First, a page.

With one of the most unique frame designs for an electric road bike that I’ve ever seen the Xduro Superrace seduces at first glance then shocks when you see the price tag… That is, unless you’re accustomed to the higher prices of normal road bikes that often sell for $10K+ (depending on components and frame materials). Haibike is known for delivering high-end ebikes and the Superrace 28″ is no different. Its sturdy aluminum frame is built to handle the added stresses of Bosch’s newest centerdrive system, putting out 350 watts of power right at the bottom bracket. It lets you climb harder and accelerate faster than almost any other ebike system around!
The centerdrive system on the Superrace contains a 350 watt geared motor in addition to a torque sensor and cadence sensor. Providing even more feedback to the system is a wheel speed sensor mounted on the port side chain stay that gets feedback from a small spoke mounted magnet. All of these signals are computed on the fly to determine whether the motor should activate (and with how much power) or shut off. It does such a great job that it can even tell the motor to ease up when you shift gears and this saves a lot of mashing and wear on the cassette. What’s really great about the Superrace is that it comes with an 11 speed cassette in the rear so you’ve got a wide range of gears to choose from in order to maintain a comfortable cadence. There aren’t any rings up front because that’s where the motor sprocket connects and additional rings would likely stick out or become difficult to shift with.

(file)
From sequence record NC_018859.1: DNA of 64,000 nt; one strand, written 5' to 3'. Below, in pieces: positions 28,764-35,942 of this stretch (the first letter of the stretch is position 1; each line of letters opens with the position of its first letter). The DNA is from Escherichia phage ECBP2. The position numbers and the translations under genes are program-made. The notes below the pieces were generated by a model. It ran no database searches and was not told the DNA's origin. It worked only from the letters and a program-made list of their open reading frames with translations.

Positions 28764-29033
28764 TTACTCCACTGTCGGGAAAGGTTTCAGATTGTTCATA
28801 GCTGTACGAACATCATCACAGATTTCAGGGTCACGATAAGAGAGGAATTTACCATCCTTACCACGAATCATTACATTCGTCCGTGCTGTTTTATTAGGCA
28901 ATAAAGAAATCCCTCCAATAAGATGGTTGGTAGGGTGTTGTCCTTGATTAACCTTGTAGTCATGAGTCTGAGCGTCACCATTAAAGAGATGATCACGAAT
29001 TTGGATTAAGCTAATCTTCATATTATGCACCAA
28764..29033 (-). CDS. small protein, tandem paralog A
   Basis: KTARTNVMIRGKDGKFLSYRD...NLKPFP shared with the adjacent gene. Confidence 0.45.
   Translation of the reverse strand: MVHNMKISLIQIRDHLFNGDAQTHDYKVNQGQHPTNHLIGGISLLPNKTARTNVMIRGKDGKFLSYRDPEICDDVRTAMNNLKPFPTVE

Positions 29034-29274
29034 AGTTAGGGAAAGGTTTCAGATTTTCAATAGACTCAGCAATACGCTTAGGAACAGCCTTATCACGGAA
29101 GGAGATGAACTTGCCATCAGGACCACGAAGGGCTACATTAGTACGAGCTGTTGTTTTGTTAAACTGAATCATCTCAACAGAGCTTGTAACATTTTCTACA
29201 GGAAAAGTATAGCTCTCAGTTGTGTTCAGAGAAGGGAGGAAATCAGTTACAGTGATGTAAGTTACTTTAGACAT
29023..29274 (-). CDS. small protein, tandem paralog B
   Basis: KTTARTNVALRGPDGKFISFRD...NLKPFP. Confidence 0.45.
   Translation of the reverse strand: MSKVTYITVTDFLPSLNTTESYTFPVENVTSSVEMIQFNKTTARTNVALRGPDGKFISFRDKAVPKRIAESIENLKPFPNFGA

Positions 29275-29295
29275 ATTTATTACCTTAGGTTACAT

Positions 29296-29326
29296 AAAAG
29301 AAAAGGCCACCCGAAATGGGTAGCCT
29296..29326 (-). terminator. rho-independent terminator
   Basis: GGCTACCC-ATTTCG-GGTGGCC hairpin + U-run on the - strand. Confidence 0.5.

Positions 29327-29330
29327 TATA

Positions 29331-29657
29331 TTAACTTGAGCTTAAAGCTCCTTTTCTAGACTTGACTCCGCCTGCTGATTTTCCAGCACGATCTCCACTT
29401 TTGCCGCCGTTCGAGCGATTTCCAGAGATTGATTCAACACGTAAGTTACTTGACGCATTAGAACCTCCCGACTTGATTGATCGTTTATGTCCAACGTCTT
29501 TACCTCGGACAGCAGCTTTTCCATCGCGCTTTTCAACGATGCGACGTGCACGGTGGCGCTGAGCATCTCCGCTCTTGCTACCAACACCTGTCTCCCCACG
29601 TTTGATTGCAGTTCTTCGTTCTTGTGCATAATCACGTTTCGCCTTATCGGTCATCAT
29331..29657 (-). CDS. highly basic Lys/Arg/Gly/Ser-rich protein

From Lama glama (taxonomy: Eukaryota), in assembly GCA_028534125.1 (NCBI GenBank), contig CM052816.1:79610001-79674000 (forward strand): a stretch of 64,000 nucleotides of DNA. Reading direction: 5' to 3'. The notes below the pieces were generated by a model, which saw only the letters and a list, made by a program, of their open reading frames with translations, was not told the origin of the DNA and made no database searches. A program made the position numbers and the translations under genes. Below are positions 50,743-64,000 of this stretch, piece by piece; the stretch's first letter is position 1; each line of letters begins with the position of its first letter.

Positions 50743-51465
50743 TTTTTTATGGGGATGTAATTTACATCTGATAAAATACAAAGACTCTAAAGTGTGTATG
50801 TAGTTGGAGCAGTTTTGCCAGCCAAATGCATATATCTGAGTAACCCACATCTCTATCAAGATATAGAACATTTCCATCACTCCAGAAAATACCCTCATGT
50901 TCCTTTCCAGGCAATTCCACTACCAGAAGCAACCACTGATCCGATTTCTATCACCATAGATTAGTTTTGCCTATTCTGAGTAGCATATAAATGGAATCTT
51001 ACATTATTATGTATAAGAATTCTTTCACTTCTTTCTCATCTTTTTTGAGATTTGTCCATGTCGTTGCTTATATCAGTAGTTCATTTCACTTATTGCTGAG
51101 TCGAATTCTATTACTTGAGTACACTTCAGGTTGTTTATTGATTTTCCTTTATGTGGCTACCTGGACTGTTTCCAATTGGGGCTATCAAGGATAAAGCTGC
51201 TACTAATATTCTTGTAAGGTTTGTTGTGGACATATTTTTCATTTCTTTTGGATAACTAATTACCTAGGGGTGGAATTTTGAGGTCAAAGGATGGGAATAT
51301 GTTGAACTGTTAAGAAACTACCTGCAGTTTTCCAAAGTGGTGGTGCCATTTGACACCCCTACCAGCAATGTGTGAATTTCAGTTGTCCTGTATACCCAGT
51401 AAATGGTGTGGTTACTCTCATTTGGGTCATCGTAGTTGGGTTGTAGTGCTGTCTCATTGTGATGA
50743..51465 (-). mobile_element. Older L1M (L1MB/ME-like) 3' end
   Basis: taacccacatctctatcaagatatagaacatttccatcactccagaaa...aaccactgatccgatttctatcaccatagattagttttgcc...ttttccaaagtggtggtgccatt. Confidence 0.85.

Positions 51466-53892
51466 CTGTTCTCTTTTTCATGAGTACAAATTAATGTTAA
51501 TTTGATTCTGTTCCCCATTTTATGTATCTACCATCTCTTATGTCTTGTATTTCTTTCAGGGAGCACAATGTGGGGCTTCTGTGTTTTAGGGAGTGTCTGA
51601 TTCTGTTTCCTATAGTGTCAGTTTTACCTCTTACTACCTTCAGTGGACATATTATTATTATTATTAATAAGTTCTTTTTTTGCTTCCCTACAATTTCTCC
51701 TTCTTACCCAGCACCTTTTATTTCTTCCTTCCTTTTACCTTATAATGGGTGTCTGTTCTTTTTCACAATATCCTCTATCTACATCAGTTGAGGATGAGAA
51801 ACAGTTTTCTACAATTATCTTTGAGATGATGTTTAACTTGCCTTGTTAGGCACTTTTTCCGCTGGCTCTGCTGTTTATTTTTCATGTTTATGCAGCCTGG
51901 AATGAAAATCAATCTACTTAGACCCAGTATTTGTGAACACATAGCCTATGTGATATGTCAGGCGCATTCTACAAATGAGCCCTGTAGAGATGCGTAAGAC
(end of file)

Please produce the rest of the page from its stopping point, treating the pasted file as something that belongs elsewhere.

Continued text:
Ultimately, since you get to choose which gear the motor is working with (by shifting as you ride) it can operate more efficiently – using less energy. The official Haibike specs say this thing gets between 25 and 35 miles per charge but I think that’s very conservative given the light weight and pedal-assist only system. The motor won’t activate unless you’re pedaling but when it does, the thing really gets you going! Aside from efficiency and speed, the drive system on this bike makes servicing the rear wheel much easier than a comparable hub drive. Changing a flat is no problem, it’s as easy as with traditional road bicycles.
The battery pack in use here is a removable design that mounts directly to the downtube. You can charge it on or off the bike (and that makes the bike easier to lift or mount on racks) but it does take up the spot where a water bottle cage might otherwise live. There are lots of options for aftermarket bottle cages, including those that mount behind the seat or those that fit near the stem, you just have to get creative. Delivering 36 volts of power and 11 amp hours of capacity the battery pack is plenty powerful and quite large for its size thanks to the energy dense 18650 Lithium cells contained inside. They should last for 1,000+ charge cycles if cared for and the pack comes with a two year warranty. If you do need a replacement (or decide to get a second pack) Currie Technologies offers one for ~$600.